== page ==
Popup Block Parties

National Night Out-style events staggered throughout nicer weather

A group of neighbors grab food and talk

National Night Out events are a great way to interact with immediate neighbors, but sometimes the date and time of National Night Out doesn't work for people. This year's NNO, for instance, was on a record-breaking 100 degree day with a heat advisory. The dangerous heat and humidity prompted these community-building get-togethers to end early and for less people to show up. Ben and I made it to every Ward 3 street party, handed out popsicles and brochures, and had great conversations with voters.

At the events last night, I spoke with voters about how important it is for Robbinsdale to have events throughout the year that build connections between neighbors. It strengthen our community when people know each other and look out for each other, since it reduces housing turnover, crime, and other livability concerns.

It is important to recognize that not everyone works a 9-5 job, so National Night Out excludes people. None of the apartment complexes held official NNO events, from what I could tell, and renters comprise almost 40% of Robbinsdale residents -- residents who are already more difficult to communicate with due to locked building access and who lack enough representation from City Council they should have. I want to change that by creating a Renters' Commission. Click for details.

For these reasons, we should have more National Night Out-style events, with the goal of including as many people as we can. Special focus should be paid to engaging renters and those who otherwise have not attended these events.

I'm glad to live on a good block on Noble Avenue and I want to foster that type of relationship among your block, floor, and building.

During my 6 years serving on the non-partisan Cleveland Neighborhood Association Board, engaging and building community among the roughly 3,000 residents and those who worked and played in the neighborhood was a high priority. One method was to have National Night Out-style "Popup Block Parties" one block at a time staggered throughout nicer weather. These block parties didn't replace National Night Out, they were in addition to National Night Out.

As an elected Board Member, I supported this program and voted to provide each block who applied for a Popup Block Party with:

1 ) $50 for food, (non-alcoholic) beverages, and supplies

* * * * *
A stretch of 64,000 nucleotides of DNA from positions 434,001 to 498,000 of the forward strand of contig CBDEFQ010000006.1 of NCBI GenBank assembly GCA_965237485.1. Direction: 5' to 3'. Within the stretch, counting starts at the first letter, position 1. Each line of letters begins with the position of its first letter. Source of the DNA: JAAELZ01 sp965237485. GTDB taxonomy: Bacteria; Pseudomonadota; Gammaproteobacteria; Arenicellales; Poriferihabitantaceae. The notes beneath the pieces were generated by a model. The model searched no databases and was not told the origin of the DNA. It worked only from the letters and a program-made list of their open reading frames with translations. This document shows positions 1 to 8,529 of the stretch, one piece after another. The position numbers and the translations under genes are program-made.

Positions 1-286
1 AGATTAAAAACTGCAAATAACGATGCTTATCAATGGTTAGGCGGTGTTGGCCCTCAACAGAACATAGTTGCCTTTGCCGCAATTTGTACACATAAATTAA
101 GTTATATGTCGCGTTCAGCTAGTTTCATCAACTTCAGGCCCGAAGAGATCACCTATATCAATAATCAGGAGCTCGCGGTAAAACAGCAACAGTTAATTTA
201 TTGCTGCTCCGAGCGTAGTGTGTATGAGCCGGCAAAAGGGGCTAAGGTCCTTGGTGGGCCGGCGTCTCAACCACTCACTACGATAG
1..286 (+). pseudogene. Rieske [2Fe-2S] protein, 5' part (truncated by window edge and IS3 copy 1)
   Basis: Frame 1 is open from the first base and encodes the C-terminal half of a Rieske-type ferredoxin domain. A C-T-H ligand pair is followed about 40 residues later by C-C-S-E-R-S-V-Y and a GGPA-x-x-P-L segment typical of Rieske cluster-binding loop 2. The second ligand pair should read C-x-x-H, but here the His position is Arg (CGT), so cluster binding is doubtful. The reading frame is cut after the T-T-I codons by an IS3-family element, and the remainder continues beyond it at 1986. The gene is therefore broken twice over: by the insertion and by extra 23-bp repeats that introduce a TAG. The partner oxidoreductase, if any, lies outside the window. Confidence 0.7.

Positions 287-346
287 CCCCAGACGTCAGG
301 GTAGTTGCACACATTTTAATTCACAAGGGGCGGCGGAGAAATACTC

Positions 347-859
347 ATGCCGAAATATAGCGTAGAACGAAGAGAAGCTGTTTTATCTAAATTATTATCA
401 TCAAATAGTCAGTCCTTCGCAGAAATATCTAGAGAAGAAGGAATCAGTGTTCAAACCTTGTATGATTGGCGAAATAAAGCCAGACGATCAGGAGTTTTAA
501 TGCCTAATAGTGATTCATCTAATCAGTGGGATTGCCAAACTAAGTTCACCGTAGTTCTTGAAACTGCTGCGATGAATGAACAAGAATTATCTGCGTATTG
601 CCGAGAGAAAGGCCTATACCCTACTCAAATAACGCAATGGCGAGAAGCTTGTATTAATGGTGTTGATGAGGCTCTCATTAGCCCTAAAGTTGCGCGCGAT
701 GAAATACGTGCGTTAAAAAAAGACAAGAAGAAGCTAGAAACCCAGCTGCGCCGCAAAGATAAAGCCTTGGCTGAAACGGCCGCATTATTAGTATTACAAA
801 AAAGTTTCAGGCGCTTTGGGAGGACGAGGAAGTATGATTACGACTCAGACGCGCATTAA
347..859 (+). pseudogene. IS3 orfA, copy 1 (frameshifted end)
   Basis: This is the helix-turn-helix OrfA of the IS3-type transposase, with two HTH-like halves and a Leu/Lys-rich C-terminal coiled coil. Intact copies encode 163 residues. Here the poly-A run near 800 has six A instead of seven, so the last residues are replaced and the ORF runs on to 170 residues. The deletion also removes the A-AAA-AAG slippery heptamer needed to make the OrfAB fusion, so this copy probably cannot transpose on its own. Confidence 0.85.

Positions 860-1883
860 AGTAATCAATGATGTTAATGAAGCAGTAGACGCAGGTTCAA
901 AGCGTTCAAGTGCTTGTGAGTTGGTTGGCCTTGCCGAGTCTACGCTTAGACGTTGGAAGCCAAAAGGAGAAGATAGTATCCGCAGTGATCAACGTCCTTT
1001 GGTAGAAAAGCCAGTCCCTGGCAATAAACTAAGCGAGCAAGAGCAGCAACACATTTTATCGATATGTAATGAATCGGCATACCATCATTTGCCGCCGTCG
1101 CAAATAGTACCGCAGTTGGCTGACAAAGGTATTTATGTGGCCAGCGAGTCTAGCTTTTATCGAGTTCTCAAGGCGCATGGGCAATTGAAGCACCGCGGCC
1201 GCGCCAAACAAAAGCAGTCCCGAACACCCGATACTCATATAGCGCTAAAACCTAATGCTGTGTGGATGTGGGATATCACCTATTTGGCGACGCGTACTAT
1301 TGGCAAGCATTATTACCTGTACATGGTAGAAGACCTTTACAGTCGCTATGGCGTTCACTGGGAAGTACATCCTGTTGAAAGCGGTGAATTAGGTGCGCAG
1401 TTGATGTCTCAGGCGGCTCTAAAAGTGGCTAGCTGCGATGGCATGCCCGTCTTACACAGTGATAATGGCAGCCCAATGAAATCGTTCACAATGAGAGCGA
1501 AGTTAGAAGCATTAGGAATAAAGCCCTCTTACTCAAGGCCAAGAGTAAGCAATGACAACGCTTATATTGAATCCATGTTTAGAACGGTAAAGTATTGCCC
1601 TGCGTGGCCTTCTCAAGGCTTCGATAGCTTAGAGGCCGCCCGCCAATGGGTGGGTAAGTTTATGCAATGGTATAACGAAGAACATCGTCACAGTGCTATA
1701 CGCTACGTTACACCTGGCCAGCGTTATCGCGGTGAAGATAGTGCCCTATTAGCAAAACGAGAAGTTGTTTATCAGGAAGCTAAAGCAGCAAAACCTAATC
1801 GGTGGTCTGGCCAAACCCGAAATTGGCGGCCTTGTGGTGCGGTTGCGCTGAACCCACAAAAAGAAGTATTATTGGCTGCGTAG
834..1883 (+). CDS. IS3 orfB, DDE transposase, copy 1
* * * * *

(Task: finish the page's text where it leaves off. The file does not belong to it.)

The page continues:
2 ) Prizes from local businesses

3 ) A staff member to run the event

4 ) A ball pit and activities for kids

5 ) Submitted the paperwork to have the block closed to through traffic

6 ) City First Responders were encouraged to attend, like at National Night Out

Blocks were allowed one Popup Block Party event per year, and one block party was allowed at a time. These block parties proved to be a great way to get feedback directly from residents on various topics, such as what amenities people wanted in our parks. During these block parties, we also provided people information on upcoming projects and events in a casual setting that encouraged conversation.

We should start a similar program in Robbinsdale. We could allow two or possibly three Popup Block Parties at a time across our city. For larger apartment complexes like Birdtown Flats and Windsor Court, we could do larger events or split them up by floor or by building. Similar to how Fox 9 sponsored an ice cream truck at Whiz Bang Days, we could work with food trucks for larger events.

A group of neighbors talk as two girls grab popcorn from a popcorn machine

National Night Out-style "Popup Block Parties" staggered throughout nicer weather

The goal is to create more opportunities that encourage community among you and your immediate neighbors. We want people to be good neighbors who look out for each other. I'm glad to live on a good block on Noble Avenue and I want to foster that type of relationship among your block, floor, and building. The investment is low but can have powerful results.

What do you think? How do you think we should increase the sense of community in Robbinsdale?

How do you think we should increase the sense of community in Robbinsdale?


Three kids play in a ball pit